by Brian Collett — Compensation has finally been paid to all the workers injured and the dependants of those killed in the Tazreen Fashions fire in Bangladesh four years after the tragedy.
The organisers of the campaign set up to gather claims, conduct medical assessments, calculate the compensation and distribute payments say their work is now complete.
The blaze that destroyed the garment factory in November 2012 killed 113 workers and injured nearly 200.
Last year a claims trust was established after an agreement reached in 2014 by the Dutch retail fashion chain C&A, the IndustriALL Global Union, and the C&A Foundation in Switzerland and the Amsterdam-based Clean Clothes Campaign, both of which work for better garment industry conditions.
The trust has paid more than 167m Bangladeshi taka ($2.14m, £1.63m, €1.95m) to 582 members of the dead and missing workers’ families and to 174 employees still suffering from injuries sustained.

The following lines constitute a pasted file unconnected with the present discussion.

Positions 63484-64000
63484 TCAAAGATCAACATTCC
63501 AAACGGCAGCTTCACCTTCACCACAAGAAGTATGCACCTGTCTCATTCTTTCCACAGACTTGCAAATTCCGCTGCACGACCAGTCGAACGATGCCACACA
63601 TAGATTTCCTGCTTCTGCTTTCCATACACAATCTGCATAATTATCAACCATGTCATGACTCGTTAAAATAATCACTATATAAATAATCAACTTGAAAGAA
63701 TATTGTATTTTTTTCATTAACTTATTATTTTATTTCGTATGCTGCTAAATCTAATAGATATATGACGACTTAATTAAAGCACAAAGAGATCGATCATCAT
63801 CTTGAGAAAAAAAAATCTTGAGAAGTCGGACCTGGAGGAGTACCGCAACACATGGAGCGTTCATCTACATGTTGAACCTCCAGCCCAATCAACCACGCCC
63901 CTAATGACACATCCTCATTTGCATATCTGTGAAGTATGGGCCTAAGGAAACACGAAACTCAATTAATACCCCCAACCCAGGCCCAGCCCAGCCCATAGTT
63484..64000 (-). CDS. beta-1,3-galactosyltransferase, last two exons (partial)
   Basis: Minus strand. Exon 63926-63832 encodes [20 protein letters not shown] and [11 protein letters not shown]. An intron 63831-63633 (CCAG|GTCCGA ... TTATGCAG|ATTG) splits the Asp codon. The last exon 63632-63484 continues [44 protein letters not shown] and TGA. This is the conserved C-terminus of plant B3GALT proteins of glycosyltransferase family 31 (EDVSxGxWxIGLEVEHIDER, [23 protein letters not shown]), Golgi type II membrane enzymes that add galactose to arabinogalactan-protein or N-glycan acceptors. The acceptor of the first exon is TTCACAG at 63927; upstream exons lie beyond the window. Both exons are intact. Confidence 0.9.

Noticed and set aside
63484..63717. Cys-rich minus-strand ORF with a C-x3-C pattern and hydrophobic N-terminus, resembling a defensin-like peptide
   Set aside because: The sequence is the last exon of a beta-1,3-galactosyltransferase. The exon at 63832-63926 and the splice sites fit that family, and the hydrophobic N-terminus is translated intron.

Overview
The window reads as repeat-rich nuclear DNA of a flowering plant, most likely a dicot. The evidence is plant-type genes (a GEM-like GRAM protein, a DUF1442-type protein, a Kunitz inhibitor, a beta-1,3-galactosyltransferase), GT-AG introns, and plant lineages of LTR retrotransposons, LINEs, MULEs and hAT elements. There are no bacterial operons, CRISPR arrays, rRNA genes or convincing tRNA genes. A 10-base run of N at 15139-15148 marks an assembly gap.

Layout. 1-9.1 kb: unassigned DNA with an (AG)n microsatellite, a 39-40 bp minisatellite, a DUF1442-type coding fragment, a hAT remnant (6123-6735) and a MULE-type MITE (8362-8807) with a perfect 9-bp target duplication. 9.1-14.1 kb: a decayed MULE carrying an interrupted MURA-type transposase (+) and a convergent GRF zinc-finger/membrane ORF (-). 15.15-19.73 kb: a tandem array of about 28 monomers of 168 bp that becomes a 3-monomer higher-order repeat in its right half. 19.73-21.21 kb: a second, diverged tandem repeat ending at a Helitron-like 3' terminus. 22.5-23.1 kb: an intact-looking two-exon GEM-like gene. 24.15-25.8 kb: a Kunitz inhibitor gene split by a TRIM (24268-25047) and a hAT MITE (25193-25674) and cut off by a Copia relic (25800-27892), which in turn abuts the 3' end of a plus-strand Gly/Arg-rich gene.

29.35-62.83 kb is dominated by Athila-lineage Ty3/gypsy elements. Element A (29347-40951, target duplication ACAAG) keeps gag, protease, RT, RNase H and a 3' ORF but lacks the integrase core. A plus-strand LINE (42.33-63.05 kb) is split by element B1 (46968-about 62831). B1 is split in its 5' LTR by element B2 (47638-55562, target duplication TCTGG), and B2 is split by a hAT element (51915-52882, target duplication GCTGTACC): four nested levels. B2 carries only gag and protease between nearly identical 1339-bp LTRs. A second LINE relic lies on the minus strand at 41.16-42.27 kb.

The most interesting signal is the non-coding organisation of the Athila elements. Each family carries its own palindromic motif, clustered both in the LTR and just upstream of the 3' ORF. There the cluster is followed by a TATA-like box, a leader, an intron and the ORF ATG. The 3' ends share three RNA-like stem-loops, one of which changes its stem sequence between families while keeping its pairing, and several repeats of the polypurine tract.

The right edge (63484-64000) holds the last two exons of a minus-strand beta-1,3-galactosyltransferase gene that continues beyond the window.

It will now transfer $350,000 (£267,000, €319,000) to another trust being established in Dhaka to arrange treatment for workers injured and traumatised in the Tazreen fire and the 2013 Rana Plaza tragedy, in which a multi-factory building collapsed killing 1,130 and injuring 2,500.
The organisers hope this trust will be a permanent referral service for employees suffering workplace injuries.
Liana Foxvog, communications director of the International Labor Rights Forum, a Washington DC-based body formed to help the working poor, said: “We are pleased that the injured workers and families of the deceased have finally received these payments, which will keep them out of the most dire forms of poverty, although the payments are based on the very low wages common in the garment industry and therefore remain relatively small.”
Contributors to the Tazreen trust included the Bangladesh Prime Minister’s Fund, the German store chain KiK and Walmart. Brands whose clothing was made at Tazreen but which failed to contribute included Dickies, Edinburgh Woollen Mill, Karl Rieker, Piazza Italia, Sears, Soffe and Teddy Smith.
Foxvog said: “It remains disappointing that most of the companies whose clothes were produced at Tazreen never acknowledged their responsibility and paid nothing at all."
Some bereaved Tazreen families are now demanding prosecutions.
Photo: Tazreen Claim Trust Administration